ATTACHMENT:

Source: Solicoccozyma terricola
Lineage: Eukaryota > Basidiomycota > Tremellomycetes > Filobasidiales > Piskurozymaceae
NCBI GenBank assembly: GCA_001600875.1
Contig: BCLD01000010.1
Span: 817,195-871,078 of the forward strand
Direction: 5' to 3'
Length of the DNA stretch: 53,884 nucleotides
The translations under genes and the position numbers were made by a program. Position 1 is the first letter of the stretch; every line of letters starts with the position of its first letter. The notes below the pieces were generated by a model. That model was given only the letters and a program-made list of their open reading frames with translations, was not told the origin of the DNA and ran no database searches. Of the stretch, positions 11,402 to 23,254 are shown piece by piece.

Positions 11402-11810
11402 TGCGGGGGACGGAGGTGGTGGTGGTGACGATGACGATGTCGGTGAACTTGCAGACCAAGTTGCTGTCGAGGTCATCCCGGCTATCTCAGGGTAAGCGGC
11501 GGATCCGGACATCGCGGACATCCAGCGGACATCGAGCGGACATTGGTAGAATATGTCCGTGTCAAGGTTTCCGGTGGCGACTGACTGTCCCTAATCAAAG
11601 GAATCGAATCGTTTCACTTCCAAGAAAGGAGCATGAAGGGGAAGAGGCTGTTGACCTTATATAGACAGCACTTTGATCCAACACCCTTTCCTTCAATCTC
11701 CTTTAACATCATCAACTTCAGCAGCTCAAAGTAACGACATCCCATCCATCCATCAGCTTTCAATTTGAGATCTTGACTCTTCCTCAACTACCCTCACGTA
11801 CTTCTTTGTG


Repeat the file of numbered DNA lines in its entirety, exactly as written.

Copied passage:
Source: Solicoccozyma terricola
Lineage: Eukaryota > Basidiomycota > Tremellomycetes > Filobasidiales > Piskurozymaceae
NCBI GenBank assembly: GCA_001600875.1
Contig: BCLD01000010.1
Span: 817,195-871,078 of the forward strand
Direction: 5' to 3'
Length of the DNA stretch: 53,884 nucleotides
The translations under genes and the position numbers were made by a program. Position 1 is the first letter of the stretch; every line of letters starts with the position of its first letter. The notes below the pieces were generated by a model. That model was given only the letters and a program-made list of their open reading frames with translations, was not told the origin of the DNA and ran no database searches. Of the stretch, positions 11,402 to 23,254 are shown piece by piece.

Positions 11402-11810
11402 TGCGGGGGACGGAGGTGGTGGTGGTGACGATGACGATGTCGGTGAACTTGCAGACCAAGTTGCTGTCGAGGTCATCCCGGCTATCTCAGGGTAAGCGGC
11501 GGATCCGGACATCGCGGACATCCAGCGGACATCGAGCGGACATTGGTAGAATATGTCCGTGTCAAGGTTTCCGGTGGCGACTGACTGTCCCTAATCAAAG
11601 GAATCGAATCGTTTCACTTCCAAGAAAGGAGCATGAAGGGGAAGAGGCTGTTGACCTTATATAGACAGCACTTTGATCCAACACCCTTTCCTTCAATCTC
11701 CTTTAACATCATCAACTTCAGCAGCTCAAAGTAACGACATCCCATCCATCCATCAGCTTTCAATTTGAGATCTTGACTCTTCCTCAACTACCCTCACGTA
11801 CTTCTTTGTG